Something completely different: My annual charitable appeal

To my friends and loved ones everywhere:

As 2015 draws to a close, I would like to give thanks for Dorothy Ansine Andersen – the chain-smoking lesbian pathologist who, in 1935, performed an autopsy on a baby at Columbia Presbyterian Medical Center in New York, identified a previously unobserved medical condition, and invented a term to describe it: Cystic Fibrosis.

Dr. Andersen – a Vermonter by virtue of having graduated from St. Johnsbury Academy – was just the first in a long line of remarkable doctors and scientists who have thrown themselves into the task of understanding, treating and ultimately even curing CF.  There was Paul di Sant’Agnese, who figured out that CF can be diagnosed by testing a patient’s sweat; Leroy Matthews, who in the 1960s developed the comprehensive treatment regime still in use today; Warren Warwick, inventor of the physical therapy machine now in widespread use; and Francis Collins, who (before he took his present job as head of the National Institutes of Health) led the team that discovered the CF gene.

Thanks to these people, and many others like them, a baby born today with CF isn’t an autopsy candidate – she’s a child with every prospect of living a long and fruitful life and ultimately dying of something other than CF.

But the work Dr. Andersen started still remains unfinished – a fact of which I am viscerally aware.

As I write, my daughter Rose – a cystic fibrosis patient -- is in the hospital.  Sure, it’s kind of routine; like most CF patients, every once in a while Rose needs an intensive course of IV antibiotics in an effort to fight off the opportunistic bacteria that take up housekeeping in her lungs.  But if you’re a parent who has ever had a kid in the hospital, you know that something like this is never really routine.  It is a compelling reminder that the life of every CF patient is fragile.

Rose is having a terrific Eighth Grade year.  She’s pulling down excellent grades at Richmond Middle School, she’s riding high on her horse most afternoons, and she’s busy looking at some cool secondary schools for next fall.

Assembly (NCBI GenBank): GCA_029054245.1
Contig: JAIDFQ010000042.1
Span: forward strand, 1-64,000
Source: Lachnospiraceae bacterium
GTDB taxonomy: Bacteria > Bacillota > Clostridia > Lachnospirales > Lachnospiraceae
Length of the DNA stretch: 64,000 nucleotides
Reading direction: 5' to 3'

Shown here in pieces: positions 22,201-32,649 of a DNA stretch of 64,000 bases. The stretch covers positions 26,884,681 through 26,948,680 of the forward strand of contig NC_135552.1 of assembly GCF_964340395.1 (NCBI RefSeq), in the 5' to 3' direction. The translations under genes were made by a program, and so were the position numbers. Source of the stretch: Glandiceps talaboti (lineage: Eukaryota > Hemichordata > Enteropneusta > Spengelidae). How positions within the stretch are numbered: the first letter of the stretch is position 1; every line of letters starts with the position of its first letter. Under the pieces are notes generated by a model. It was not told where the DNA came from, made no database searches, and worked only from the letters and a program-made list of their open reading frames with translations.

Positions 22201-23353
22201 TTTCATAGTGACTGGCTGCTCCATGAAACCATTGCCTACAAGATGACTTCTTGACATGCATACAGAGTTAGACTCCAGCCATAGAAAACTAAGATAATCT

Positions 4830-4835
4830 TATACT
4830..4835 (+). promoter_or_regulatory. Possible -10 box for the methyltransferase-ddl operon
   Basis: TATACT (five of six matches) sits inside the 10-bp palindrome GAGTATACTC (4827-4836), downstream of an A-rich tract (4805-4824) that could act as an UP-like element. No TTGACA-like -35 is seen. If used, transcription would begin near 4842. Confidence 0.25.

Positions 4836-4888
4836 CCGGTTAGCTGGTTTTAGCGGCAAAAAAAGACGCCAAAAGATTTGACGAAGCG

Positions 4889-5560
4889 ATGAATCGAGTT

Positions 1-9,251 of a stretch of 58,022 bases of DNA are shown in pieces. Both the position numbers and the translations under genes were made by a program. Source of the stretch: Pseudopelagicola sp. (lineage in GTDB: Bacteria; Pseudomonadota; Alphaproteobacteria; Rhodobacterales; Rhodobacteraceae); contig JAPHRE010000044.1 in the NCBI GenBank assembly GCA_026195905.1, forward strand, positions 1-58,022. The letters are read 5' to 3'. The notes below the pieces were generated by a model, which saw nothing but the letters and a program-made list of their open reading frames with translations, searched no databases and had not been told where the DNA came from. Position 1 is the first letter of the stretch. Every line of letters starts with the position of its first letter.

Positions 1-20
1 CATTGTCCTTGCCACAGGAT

The Cystic Fibrosis Foundation (CFF) – the relentless and creative charitable organization that oversees both the treatment and research of CF here in the U.S. – is also having a great year.  In late 2014, the CFF received a payment of $3.3 billion – yup, I said billion – for the sale of royalty rights for miracle CF drugs developed with the CFF’s financial support.  That’s a pretty concrete tribute to the CFF’s strategy of partnering with drug companies to develop therapies for this so-called “orphan disease.”

I must confess, though, that as someone who has regulatory donated money to the CFF and asked others to do so as well, that $3.3 billion gave me pause.  Why would such a well-endowed charitable organization need anything further from us?

The answer is really straightforward:  because the work is nowhere near done.  Those miracle drugs don’t help Rose; she has the wrong mutations.  If the CFF stopped raising money, but kept going with all of its important research and other activities, the money would run out in 15 years.  That’s not enough time to finish the quest Dorothy Andersen started 70 years ago.

So, this letter will serve as my annual invitation, during the traditional “giving” season, to join me in donating money to the Cystic Fibrosis Foundation.

I’m not exactly a hard-core fundraiser.  I know that everyone’s resources are limited and that many good causes plead for help this time of year.  But I also know that since Rose was born in 2001, a lot of people who care about her have taken some pleasure in connecting with her, and in helping her, in this fashion.  If you are one of these people, you can make a donation in her name by going here.

We are a fortunate family; Rose gets the best CF care there is.  But, since one in 25 people carries the CF gene, cystic fibrosis touches many folks.  When you help Rose, you’re helping them too.  So – thank you for considering my opportunity and best wishes for health, peace and happiness in 2016.



P.S.  If you encounter a problem with a link, please visit my 2015 Partners in Progress Home Page at! NOTE: If link looks broken, cut and paste ENTIRE link into address bar. If you are presented with a "Find A Fund-raiser" page, enter my first and last name and click on "Submit". Then click "View Fund-raiser" by my name in the results list to go to "My 2015 Partners in Progress Home Page."